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Simple Rules by Kathy Eisenhardt

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Simple Rules: How to Thrive in a Complex World – Summary of Presentation by Kathy Eisenhardt

Documented by Paul Yoo

Kathleen enthralled our LILA community with compelling arguments on coping with complexity with simple rules. This brief captures the features of simple rules, why they work, and how to create (and update) them. Each major point is illuminated with examples (indented) of simple rules effective for the respective organizations or further explanation.

            “Simple rules are short-cut strategies that save time and effort by focusing our attention and simplifying how we think.”

Features of Simple Rules

  1. Simple rules are simple. There are only a few (2-5) rules.
  2. Simple rules depend on the person and situation. “Your rules are not my rules”
  3. Simple rules relate to a defined activity. They’re not platitudes, not one-time only

Consider the following contrasting examples of simple rules on the activity of eating in different situations. Michael Pollan, author of In Defense of Food, has three rules on eating: eat food; not too much; mostly plants. These are quite different from Stanford football team’s rules on eating: eat as much as you want as long as you can pluck it, pick it, or kill it. They are both effective, simple rules on eating for their respective situation but inappropriate for the other situation.

Simple rules may be different even in similar situations if the people are different. Indiegogo and Kickstarter are both crowdfunding websites but they have different values which are reflective of the founders’ values. Indiegogo, founded by Berkley graduates, has a rule to fund anything as long as it is legal. It’s liberal, egalitarian, and for everyone. Kickstarter, who’s founders have a background in art curation, fund only if it fits one of their thirteen categories. They follow the model of curation—some criteria must be met.

Types of Simple Rules

There are many types of simple rules, and Kathleen detailed three types: boundary rules, “how-to” rules, and timing rules.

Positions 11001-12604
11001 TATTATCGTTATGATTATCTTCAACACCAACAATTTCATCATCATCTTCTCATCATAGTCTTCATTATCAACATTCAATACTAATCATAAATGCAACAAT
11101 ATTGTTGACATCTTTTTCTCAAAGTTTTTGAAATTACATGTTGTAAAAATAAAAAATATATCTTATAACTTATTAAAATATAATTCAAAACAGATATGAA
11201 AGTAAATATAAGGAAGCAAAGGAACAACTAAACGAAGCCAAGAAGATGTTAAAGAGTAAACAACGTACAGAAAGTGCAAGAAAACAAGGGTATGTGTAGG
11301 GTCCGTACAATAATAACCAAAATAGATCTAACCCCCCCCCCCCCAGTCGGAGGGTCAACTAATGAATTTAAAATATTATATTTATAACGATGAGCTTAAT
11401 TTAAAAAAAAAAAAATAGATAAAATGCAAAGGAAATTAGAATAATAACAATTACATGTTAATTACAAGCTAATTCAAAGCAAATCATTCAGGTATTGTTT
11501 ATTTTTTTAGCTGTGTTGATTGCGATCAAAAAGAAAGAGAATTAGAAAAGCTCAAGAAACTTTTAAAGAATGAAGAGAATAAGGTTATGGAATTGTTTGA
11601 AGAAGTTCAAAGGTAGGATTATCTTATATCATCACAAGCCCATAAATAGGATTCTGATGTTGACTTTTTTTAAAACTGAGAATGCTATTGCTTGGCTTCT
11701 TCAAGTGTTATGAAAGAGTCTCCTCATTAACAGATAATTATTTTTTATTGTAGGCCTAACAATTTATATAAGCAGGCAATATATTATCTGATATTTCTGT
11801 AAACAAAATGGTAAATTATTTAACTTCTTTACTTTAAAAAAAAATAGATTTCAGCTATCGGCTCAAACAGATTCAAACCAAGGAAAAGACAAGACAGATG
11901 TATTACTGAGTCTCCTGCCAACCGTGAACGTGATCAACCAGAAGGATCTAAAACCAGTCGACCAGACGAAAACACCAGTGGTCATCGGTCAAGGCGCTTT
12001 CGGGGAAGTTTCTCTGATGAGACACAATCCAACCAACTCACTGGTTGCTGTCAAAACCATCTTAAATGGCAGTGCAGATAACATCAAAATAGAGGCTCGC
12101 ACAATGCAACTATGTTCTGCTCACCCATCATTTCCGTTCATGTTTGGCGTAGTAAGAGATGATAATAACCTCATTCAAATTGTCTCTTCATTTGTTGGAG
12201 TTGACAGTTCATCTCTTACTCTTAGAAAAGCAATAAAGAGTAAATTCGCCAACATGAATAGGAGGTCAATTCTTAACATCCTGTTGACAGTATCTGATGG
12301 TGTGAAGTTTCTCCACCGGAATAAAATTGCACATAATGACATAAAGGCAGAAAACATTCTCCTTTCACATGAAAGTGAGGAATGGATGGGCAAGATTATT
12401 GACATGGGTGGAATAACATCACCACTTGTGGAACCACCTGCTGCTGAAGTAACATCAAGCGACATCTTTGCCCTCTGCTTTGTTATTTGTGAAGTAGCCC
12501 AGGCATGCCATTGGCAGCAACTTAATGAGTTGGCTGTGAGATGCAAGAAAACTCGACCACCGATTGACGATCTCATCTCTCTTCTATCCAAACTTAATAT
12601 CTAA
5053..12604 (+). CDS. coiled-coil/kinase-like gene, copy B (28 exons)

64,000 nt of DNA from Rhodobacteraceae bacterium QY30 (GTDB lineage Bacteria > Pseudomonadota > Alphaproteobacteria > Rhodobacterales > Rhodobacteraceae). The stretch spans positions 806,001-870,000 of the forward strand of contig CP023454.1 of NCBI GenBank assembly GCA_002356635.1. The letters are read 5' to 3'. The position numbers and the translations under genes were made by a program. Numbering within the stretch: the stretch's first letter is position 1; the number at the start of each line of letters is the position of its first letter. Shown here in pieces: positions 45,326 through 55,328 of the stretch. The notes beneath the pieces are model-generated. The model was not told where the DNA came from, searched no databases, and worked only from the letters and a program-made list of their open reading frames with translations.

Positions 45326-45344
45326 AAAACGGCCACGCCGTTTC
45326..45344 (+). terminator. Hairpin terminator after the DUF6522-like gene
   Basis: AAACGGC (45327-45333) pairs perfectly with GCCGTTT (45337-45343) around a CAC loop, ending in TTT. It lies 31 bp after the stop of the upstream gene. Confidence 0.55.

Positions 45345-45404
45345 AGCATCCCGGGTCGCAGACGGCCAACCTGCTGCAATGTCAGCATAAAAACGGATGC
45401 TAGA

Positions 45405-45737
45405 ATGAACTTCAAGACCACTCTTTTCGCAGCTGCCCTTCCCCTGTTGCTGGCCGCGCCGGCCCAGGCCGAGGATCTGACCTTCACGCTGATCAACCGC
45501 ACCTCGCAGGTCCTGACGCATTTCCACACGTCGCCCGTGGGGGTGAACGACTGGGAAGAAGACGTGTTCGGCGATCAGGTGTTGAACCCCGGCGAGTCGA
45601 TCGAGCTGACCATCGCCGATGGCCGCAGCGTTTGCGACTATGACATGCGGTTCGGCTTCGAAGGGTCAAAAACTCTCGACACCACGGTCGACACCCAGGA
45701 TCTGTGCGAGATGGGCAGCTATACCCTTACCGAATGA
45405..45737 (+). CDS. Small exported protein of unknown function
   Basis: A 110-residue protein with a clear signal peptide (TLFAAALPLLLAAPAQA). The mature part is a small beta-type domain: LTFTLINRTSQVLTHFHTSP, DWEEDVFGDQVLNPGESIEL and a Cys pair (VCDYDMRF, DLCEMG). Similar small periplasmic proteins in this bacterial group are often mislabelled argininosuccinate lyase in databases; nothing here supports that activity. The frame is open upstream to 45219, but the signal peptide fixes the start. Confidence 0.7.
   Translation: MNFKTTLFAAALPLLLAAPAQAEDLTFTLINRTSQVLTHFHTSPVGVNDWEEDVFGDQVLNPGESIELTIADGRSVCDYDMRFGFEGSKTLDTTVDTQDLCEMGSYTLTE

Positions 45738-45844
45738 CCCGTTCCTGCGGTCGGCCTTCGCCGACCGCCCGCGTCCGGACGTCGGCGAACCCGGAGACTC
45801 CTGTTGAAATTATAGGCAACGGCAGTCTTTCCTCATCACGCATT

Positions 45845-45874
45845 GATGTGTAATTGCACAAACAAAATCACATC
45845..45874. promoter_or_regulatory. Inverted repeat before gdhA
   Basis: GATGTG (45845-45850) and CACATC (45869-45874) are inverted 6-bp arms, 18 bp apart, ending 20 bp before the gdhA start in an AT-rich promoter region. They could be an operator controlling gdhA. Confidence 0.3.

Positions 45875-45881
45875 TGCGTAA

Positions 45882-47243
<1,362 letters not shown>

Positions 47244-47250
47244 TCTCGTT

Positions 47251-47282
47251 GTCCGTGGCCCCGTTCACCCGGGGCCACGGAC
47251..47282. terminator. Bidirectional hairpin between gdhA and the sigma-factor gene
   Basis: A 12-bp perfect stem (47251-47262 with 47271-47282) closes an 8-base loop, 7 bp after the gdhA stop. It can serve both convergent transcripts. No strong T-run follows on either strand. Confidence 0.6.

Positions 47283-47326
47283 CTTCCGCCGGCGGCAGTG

1. Boundaries Rules: rules that are used in situations where you must decide between “yes” or “no,” or between alternatives. They are useful when there are too many alternatives and the alternatives are mutually exclusive.

The Weinstein Company has boundary rules in choosing which films[1] to produce. The characters in their films are likable despite their critical flaw (i.e. Alan Turing in the Imitation Ga,e), and the films deal with the basic human condition (i.e. being gay where it’s not allowed). Not all films are Westein films. For example, Birdman does not have any immediately likable character, and Mission Impossible series do not appeal to any basic human condition.

Google has boundary rules in choosing whom they hire. In addition to good schools and good grades, they look for eccentricity, integrity on resume (no tolerance for fake information), and appreciate reference by fellow Googlers.

 

  1. “How-To” Rules: rules that guide the basic steps of executing a task. They are useful when innovation matters, future situations are hard to predict, and there is time pressure to get something done.

Airbnb has their “how-to” rules on how to scale: focus on hosts, rather than guests. They open monthly parties for their hosts to bring their friends. This increases their host network. They also have how-to steps for their hosts. One, take professional pictures of your property; two, always give local tips (where is the market, subway); three, always have fresh soap—signals “clean.”